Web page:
There’s about a 5 minute delay between the feet on the ground and the dot on the screen, which created some challenging situations. At one point for example, we recieved a phone call of two people reporting their GPS had stopped working and that they no longer had any means of navigation. (Most participants ran the race following a GPS track provided by the race directors.) By then they were so beaten down with exhaustion they could barely think. We moved a man who had been transporting people that left the race and who had borrowed a GPS device from them close to their position, but he was unable to use the device. We had to talk him to their position on a forest track, keeping in mind he had no map and that his position on the screen was at least 5 minutes old. It felt a bit like sending instructions to a deep space probe haha. Funny fact… two of the dots that had obviously gotten into a car without warning us reported being rescued by their mom! On a more serious note, people calling in for a rescue rarely had to wait longer than 20 minutes before we got a team to them.

12794864_1127724030613769_2722130859694042941_o

Once the first night and day had passed, people started to drop out of the race at an increasing rate… Thanks to two years of infantry training, I know a thing or two about exhaustion and especially sleep deprivation. Not sleeping is the worst. Remember that dull feeling after a short, bad night, trying to motivate yourself to go to work? In my experience, most people can go one night without sleep. Once the day dawns, you’re fine as long as you keep moving, but once that second night creeps closer… you’re overcome by terror. You remember that first night and the thought of a second one is very intimidating indeed. By night two you’re beating yourself up. The incessant voices in your head pleading every possible angle, begging for relief, are worse than the physical discomfort which is gnarly at its own right. Those who finished the race had to endure a third night on nothing more that a short cat nap here and there. By this stage, most people literally start losing their mental faculties. You begin to hallucinate. A log might seem to move momentarily. You see people and animals that aren’t even there. Let that sink in. Who can still motivate oneself in such a state?

12829427_1127723233947182_5261476766397461085_o

Cold wet feet, skin disintegrating like moist cake, friction spots driving you mad, overused muscles and tendons preventing you from even walking normally and then there’s wet snow and rain making everything worse. One of the contestants dropping out with a bad case of trench foot reported: “The medics had taped my feet earlier. I could feel the skin at my heels moving around and it wasn’t because the tape had come loose…”

12819256_1127726167280222_533868101681333032_o

1930663_10201259968298539_1911288542675826315_n

I’m speaking for myself here. After enough hours have passed, the cold you can’t seem to shake off, the mud and merciless gravity become very impersonal. When you realise that these walls of trees are carbon sucking tentacles reaching for the sun and that de darkness is merely the absence of certain wavelengths of light, you start to realise that these conditions that are killing you don’t care about you. They’re just what they are. They’re not out to get you, they are simply the conditions at that time, in that place. It is in this that we see the fulness of what it means to be human. Every bit of suffering or appreciation of beauty is happening in your mind and your mind alone. It is in situations like this that we see the extremes of endurance and willpower or species is capable of. It is memories of experiences like this that make it so that this sport is often dominated by men well into their forties or even older. Not just their bodies, but their minds have been steeled by years of experience. Often, the strongest mind drives the body that wins.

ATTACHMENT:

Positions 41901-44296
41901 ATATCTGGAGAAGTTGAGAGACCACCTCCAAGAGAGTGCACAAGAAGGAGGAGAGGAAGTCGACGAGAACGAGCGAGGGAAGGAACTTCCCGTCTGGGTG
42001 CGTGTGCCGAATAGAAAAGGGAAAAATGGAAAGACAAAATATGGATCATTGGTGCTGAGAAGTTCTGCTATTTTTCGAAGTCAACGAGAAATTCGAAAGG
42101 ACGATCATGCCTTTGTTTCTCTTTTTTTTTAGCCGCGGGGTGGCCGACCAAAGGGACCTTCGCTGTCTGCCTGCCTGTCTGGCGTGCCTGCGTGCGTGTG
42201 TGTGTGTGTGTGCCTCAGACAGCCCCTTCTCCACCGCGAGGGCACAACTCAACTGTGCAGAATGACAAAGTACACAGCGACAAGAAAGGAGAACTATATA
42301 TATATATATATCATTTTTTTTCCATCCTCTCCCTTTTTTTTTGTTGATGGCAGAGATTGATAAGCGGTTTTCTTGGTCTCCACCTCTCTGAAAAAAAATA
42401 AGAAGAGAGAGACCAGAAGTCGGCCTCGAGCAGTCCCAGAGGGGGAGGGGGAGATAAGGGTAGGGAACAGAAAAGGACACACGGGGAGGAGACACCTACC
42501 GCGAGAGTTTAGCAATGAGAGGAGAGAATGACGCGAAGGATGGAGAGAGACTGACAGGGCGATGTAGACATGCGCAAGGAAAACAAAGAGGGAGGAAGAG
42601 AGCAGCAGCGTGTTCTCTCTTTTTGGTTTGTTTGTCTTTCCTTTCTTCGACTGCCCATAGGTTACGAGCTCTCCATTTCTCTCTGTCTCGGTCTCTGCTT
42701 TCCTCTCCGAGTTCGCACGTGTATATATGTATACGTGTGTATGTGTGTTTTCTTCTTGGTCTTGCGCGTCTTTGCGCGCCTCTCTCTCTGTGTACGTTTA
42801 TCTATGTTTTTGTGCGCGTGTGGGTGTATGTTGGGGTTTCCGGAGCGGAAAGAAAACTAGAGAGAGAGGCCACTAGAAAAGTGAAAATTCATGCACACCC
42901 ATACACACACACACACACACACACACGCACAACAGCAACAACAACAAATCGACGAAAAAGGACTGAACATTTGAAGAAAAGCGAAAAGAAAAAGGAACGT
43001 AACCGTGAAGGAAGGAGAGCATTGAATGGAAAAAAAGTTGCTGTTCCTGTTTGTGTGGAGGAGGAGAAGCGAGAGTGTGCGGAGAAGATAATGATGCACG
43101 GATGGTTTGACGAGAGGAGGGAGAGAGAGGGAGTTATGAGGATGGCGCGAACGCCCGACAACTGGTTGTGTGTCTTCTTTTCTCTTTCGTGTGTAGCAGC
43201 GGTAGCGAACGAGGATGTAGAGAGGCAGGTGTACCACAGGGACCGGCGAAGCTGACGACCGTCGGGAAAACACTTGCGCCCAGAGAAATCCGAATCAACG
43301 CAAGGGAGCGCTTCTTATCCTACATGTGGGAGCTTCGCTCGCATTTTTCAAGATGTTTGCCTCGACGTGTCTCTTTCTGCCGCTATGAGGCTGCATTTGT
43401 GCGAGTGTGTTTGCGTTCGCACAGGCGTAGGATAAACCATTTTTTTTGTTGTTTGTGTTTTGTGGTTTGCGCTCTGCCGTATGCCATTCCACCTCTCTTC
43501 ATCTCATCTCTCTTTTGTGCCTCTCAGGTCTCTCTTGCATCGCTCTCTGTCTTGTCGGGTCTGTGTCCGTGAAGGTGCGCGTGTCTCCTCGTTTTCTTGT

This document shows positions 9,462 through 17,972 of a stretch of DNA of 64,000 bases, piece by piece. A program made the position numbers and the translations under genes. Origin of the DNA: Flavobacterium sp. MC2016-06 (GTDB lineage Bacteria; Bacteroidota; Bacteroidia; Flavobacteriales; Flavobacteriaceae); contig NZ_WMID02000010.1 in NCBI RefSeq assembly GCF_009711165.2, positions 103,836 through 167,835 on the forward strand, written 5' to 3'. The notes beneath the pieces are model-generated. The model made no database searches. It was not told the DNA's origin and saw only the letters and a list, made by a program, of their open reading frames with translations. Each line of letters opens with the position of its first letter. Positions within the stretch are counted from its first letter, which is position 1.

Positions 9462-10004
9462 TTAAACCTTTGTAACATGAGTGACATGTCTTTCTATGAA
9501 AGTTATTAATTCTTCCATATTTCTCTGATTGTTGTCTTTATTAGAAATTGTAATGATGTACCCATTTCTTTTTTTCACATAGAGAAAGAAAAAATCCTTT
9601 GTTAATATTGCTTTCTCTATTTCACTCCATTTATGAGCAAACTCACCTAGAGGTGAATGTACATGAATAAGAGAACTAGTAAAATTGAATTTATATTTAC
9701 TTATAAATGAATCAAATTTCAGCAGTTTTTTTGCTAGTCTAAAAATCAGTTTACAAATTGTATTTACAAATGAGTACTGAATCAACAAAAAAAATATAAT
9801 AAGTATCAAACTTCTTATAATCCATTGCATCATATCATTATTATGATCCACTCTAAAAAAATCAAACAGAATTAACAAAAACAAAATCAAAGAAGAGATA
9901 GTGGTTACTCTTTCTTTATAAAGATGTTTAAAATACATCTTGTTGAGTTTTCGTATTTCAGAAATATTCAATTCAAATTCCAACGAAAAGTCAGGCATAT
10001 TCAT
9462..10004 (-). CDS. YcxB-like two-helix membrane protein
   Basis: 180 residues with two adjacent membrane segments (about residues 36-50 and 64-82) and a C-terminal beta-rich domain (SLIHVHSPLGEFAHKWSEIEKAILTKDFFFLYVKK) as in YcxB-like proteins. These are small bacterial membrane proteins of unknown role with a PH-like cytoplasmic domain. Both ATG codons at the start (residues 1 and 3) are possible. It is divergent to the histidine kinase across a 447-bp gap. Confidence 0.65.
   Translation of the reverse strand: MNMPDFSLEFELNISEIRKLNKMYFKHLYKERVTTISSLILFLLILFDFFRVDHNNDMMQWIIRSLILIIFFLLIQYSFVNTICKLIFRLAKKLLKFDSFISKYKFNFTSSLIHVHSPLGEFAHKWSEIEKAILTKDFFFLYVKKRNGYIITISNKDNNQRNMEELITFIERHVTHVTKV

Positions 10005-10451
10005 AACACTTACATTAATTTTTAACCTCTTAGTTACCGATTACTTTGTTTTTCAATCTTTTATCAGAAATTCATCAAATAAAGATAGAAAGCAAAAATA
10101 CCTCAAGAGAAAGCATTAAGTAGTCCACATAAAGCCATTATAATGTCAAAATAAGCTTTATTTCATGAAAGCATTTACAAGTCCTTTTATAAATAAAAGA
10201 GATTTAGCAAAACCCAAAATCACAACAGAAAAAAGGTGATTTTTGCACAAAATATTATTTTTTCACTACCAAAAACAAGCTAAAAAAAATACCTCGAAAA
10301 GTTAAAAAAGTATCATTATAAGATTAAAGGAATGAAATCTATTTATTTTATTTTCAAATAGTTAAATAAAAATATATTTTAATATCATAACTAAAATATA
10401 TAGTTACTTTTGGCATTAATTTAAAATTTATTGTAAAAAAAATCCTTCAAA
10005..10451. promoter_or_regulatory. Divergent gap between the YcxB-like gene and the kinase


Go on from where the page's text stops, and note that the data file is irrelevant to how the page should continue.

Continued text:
12794930_10209076048485515_3930599946058740799_o

I heard an echo of this in what Michiel Panhuysen said during his talk about mental training. People who leave the race are normally marked as DNF (did not finish). He doesn’t like that term and prefers to use RTC (refusal to continue). Hard words, but he lives up to them. Michiel was one of the 15 people to finish the course.

I’m not going to mention the name of the “winner”. I’m quite sure he would agree that everyone who finished the course won and that everyone who made it at least half way through that second night is nothing short of a legend.

I truely hope the Legends Trails team will set up a second edition once they’ve had a chance to catch up on sleep and digest the huge task they had on their plates!

Dieter Van Holder

12440795_1127721817280657_2459685526868719603_o

172 thoughts on “My angle on the most brutal trail ultra in the low countries – Legends Trails 2016

  • 03/09/2016 at 7:00 am
    Permalink

    Great to read,
    I was dot watching hole weekend, and was trying to understand what’s going on, wakeup 3PM to see finish,
    so great to follow, I knew about 5 to 10 of them,
    all crazy horses and nice to read this article to better understand.

    Reply
  • 03/09/2016 at 9:48 am
    Permalink

    Dieter, excellent words! It was incredebile. Thank you so much for the behind the scene support!
    btw last pic is me and my wife 🙂
    Marek, one out of fifteen.

    Reply
  • 03/10/2016 at 9:23 pm
    Permalink

    3rd time that i’ve been reading this and everytime i ‘m re-running the full 250 k. Thans Dieter

    Reply
  • 09/12/2016 at 8:26 pm
    Permalink

    Hi there! This post could not be written any better!
    Reading through this post reminds me of my old room mate!

    He always kept talking about this. I will forward this post to him.
    Fairly certain he will have a good read. Thanks for sharing!

    Reply

Leave a Reply

Your email address will not be published. Required fields are marked *